By Purple Fox Legal
March 16, 2022
The Federal Trade Commission, or FTC, is a federal agency tasked with protecting and improving the experience of the consumer. While the role of this organization is often overlooked and misunderstood, the FTC is mostly responsible for keeping the consumer market balanced by preventing “fraudulent, deceptive, and unfair business practices.” Basically, it serves as a federal watchdog for both consumers and businesses to ensure the market remains balanced, fair, and honest.
In recent years, social media influencers have found themselves having to navigate the, sometimes confusing, regulations set by the FTC. This is because a growing number of these entrepreneurs have contracted with brands and businesses to help endorse their products. In this article, we’re discussing everything social media influencers need to know about FTC guidelines and ways that you can ensure you’re staying on the right side of the law.
Influencers who receive financial compensation for promoting a product, endorsing a brand, or advertising for a business should familiarize themselves with FTC guidelines. That’s because certain disclosures and notices may be required to stay within the bounds of the law. Put simply, when it comes to influencer marketing, social media influencers are required to reveal their relationships with brands and businesses to their followers. This keeps the message honest and transparent, while still acknowledging the professional and financially beneficial relationship that exists.
In many cases, FTC disclosures are mandatory and non-negotiable. Understanding them and using them appropriately and in the right situations is also the influencer’s responsibility. Let’s talk about all you need to know about these disclosures to ensure you’re using them correctly.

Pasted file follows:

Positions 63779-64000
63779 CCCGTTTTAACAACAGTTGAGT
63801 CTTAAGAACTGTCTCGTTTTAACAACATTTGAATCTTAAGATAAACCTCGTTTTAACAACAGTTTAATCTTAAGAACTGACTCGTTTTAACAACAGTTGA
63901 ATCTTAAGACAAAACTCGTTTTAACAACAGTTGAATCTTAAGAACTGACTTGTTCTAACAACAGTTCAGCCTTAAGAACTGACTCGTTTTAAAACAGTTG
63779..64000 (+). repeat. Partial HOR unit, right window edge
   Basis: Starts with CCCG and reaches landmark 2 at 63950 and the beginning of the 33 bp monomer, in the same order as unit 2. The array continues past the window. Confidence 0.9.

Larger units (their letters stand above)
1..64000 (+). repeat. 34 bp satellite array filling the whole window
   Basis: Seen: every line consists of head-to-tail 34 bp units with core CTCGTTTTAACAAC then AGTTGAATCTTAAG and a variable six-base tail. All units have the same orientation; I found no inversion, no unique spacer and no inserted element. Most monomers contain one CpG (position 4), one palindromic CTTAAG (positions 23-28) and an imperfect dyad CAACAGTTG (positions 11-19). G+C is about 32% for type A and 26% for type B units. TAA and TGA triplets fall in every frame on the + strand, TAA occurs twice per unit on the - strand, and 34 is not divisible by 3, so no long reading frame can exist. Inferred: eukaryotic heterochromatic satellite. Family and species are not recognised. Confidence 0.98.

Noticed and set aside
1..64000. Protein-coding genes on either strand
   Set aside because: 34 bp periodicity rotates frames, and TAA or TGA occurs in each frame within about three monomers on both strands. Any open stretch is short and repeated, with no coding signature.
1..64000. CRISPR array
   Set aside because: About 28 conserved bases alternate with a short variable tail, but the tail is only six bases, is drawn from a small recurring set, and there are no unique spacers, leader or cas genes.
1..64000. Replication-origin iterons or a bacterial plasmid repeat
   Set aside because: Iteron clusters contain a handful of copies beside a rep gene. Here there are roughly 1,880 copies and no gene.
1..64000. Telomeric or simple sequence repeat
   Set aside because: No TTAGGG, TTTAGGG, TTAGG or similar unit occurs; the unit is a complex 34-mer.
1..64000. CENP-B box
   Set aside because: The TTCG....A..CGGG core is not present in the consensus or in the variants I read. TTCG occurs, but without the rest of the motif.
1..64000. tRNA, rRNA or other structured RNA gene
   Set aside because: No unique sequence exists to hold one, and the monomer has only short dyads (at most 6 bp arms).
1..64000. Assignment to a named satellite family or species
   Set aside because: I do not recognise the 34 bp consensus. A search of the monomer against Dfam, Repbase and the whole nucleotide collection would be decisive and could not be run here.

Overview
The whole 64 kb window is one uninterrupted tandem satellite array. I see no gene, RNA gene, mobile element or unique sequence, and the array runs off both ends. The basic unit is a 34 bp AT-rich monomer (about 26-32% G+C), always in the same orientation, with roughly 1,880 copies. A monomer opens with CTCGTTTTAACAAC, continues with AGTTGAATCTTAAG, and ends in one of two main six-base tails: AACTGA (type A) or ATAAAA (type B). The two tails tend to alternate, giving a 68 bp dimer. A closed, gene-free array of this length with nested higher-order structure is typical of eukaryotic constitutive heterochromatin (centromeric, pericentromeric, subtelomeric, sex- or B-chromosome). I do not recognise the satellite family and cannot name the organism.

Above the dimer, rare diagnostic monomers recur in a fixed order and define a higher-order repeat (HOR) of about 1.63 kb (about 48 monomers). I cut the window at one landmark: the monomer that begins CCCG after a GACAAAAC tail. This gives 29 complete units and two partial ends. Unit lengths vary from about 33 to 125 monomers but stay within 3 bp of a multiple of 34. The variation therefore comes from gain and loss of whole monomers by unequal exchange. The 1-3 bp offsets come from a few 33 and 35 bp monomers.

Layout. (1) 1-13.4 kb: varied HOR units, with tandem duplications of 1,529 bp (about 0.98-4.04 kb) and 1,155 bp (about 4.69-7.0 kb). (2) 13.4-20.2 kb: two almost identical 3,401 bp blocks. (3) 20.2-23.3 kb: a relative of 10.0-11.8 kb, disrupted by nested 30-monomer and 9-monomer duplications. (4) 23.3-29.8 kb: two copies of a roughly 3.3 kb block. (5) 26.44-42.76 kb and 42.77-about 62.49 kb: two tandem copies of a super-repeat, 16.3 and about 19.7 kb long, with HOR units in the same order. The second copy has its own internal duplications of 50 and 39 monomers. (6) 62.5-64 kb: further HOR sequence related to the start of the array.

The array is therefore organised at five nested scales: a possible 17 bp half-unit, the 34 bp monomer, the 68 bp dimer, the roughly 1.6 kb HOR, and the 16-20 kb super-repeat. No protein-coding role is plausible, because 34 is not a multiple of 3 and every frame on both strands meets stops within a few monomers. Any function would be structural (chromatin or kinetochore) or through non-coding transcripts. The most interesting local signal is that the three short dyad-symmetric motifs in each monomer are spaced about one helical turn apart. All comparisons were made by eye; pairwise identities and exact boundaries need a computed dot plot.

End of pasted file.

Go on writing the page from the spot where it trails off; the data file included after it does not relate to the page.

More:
The most important aspect of FTC disclosures, and the reason for their existence at all, is to ensure consumers know that an influencer has been compensated for a product endorsement. And, compensation isn’t only limited to money. Any relationship, including a financial, employment, personal, or family relationship with a brand must be disclosed by the influencer. If anything of value was received by the influencer, the relationship must be disclosed to their followers. And, regardless of the number of times a social media influencer has worked with a brand, they should never assume their followers know about that relationship. This means that FTC disclosures are required for each and every endorsement, whether it’s your first or 50th.
The most important aspect of FTC disclosure for influencers is that consumers should be made aware of influencer relationships with brands and the compensation they might receive by endorsing them. This allows followers to weigh all aspects of that endorsement before making their final purchasing decision.
It’s not enough for a social media influencer to simply reveal an existing brand relationship to their followers. They must also do so in a way that’s clear, simple, and hard to miss. The FTC says the most important aspect of the disclosure is that consumers see and understand what it means. Some of the best ways to ensure that this is the case are for influencers to:
As mentioned above, adhering to FTC guidelines is an influencer’s responsibility. And, failure to disclose endorsements that support an existing relationship or financial gain can result in some serious consequences. In a recent publication written by the FTC, it was stated that endorsements that are “fake” or fail to disclose an existing connection/relationship with a brand are at risk for civil penalties of up to $43,792 per violation. Influencers also risk any future opportunities to work with brands by not adhering to FTC guidelines.
As a social media influencer, it’s extremely important to stay educated and up-to-date on FTC guidelines and recommendations. However, navigating the legalities of online advertising can be difficult. To learn more, and ensure you’re staying within the bounds of the law, consider reaching out to an experienced attorney.